From The Art and Popular Culture Encyclopedia
Habitus is spelled the same as and has meanings derived from the Latin word habitus, also defined at Wiktionary.
- For the use in sociology see habitus (sociology)
- In biology, the term is sometimes used to denote a phenetic similarity in external morphology or the characteristic mode of growth or occurrence of an organism (see also ecomorphology)
- In medicine and psychology, susceptibility to certain types of physical disorders associated with particular body constitution types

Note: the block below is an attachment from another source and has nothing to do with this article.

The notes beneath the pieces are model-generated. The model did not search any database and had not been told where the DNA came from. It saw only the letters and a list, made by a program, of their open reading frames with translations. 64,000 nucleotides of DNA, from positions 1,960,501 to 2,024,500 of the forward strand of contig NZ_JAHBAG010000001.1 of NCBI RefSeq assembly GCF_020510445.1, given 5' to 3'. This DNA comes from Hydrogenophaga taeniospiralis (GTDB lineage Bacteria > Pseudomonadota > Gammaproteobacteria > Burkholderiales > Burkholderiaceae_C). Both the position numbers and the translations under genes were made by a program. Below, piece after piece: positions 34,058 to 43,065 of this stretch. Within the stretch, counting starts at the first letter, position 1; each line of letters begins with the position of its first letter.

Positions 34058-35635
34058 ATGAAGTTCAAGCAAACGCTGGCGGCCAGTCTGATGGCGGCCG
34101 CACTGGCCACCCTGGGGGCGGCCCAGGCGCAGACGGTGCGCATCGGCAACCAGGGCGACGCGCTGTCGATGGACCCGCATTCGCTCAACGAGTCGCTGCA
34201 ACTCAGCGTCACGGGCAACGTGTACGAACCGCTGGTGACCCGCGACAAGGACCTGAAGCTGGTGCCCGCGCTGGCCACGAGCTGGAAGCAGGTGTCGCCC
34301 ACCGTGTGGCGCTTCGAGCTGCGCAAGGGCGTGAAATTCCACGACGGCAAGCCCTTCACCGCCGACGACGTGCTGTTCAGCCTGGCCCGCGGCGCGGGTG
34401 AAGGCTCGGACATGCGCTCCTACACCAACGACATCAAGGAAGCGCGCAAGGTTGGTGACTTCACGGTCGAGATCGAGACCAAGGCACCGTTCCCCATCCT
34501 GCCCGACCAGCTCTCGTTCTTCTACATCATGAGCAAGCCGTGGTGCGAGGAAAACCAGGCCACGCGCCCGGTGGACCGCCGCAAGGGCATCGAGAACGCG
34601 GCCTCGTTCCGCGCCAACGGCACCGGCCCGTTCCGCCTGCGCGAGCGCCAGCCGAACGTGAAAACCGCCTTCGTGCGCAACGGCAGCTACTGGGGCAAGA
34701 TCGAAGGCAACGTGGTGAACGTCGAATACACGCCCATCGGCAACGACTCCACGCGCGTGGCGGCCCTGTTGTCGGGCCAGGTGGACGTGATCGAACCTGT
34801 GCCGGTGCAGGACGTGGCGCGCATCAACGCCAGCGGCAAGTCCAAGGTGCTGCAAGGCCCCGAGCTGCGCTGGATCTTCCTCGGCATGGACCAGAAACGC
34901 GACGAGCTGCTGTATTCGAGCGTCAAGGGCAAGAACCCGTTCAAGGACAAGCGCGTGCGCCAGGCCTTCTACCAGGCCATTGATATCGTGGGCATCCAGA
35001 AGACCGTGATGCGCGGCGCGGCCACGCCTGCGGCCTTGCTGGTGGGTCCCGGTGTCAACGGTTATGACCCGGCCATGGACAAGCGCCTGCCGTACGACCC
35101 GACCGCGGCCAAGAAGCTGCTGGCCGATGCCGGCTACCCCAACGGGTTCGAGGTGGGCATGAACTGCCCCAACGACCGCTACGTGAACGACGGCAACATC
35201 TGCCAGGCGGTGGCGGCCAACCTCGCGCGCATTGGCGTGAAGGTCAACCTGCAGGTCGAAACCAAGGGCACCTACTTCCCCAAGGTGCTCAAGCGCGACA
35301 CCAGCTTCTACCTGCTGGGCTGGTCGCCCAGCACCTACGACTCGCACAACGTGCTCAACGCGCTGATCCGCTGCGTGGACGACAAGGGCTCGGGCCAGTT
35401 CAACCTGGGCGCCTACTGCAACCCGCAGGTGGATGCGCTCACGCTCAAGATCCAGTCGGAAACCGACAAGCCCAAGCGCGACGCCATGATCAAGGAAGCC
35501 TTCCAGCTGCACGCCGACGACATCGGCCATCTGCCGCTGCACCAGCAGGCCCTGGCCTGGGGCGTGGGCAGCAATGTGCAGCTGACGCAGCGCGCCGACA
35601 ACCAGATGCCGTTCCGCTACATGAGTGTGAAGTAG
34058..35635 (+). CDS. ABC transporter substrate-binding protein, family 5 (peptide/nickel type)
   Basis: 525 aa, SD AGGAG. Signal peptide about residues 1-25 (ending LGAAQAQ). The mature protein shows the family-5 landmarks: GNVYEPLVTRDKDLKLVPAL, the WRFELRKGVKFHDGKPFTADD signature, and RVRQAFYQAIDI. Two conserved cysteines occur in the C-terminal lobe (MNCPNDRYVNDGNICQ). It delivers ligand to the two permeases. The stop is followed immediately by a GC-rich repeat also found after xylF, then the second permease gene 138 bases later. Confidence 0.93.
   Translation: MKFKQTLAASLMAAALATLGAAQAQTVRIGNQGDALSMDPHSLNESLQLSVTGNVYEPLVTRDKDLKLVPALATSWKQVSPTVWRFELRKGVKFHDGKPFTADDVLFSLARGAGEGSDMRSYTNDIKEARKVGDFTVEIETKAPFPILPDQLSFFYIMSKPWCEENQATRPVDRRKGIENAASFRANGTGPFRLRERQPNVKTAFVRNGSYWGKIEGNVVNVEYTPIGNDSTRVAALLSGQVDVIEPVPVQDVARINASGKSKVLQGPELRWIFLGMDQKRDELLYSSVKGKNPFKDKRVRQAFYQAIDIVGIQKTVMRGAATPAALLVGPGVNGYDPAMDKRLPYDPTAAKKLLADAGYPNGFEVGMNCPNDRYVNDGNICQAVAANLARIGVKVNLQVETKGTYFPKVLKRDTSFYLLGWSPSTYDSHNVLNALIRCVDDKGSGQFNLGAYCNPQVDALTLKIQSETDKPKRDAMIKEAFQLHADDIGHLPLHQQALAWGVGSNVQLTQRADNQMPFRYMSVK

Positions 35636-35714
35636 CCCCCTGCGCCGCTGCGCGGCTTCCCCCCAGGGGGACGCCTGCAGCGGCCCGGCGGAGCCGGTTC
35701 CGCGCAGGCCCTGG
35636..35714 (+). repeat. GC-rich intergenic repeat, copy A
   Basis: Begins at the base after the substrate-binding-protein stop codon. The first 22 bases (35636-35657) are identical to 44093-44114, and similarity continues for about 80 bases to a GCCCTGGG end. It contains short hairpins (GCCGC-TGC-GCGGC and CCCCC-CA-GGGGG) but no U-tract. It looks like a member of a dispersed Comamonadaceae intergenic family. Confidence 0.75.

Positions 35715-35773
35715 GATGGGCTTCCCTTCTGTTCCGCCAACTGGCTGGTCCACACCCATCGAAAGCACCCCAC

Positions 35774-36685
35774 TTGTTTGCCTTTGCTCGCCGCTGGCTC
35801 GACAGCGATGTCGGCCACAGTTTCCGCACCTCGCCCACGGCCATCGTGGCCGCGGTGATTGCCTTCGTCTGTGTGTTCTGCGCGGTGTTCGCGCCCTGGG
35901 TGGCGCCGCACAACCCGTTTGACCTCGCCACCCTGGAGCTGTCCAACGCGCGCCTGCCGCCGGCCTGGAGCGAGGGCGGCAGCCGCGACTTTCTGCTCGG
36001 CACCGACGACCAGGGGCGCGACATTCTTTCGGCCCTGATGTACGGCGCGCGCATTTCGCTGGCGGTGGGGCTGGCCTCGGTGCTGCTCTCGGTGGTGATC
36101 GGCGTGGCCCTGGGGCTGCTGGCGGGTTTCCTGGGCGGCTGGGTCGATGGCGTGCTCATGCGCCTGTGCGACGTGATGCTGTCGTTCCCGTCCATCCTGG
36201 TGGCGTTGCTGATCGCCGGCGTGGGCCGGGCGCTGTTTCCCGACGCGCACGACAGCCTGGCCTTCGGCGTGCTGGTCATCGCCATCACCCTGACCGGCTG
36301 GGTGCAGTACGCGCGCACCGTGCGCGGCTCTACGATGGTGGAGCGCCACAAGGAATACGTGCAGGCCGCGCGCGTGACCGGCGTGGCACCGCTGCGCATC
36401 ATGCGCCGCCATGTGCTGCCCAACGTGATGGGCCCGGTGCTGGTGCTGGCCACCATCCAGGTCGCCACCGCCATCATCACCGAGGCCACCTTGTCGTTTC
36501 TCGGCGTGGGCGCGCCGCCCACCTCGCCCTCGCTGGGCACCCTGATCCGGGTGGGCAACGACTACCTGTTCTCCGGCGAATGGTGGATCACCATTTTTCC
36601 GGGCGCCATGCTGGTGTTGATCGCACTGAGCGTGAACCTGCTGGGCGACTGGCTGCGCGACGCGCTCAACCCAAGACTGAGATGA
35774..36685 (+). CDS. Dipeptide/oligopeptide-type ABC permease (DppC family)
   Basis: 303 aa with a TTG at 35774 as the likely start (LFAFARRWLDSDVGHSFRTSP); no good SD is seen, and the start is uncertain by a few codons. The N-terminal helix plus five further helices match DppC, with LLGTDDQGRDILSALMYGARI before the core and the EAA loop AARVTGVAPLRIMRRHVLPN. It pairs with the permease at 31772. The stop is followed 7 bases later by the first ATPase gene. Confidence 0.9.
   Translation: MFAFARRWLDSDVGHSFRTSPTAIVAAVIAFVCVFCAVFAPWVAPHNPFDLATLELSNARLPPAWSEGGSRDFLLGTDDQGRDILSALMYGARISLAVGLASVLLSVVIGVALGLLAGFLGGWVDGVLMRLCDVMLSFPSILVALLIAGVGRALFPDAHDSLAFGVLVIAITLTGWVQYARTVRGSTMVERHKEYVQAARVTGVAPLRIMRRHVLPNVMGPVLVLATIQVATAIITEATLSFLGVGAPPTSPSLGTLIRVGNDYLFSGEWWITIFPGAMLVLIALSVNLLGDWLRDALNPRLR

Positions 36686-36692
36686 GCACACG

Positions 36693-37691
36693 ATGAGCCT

- In medieval philosophy, especially Duns Scotus, William of Ockham, and Thomas Aquinas use the term in a way derived from Aristotle as a behavioral manifestation of the essential nature of a thing or a person
From Latin habitus (“habit”), from habeō (“have; maintain”).
- A Latin surname or cognomen
- Habitus: A Diaspora Journal
- Habitus, a 1998 novel by James Flint (British novelist)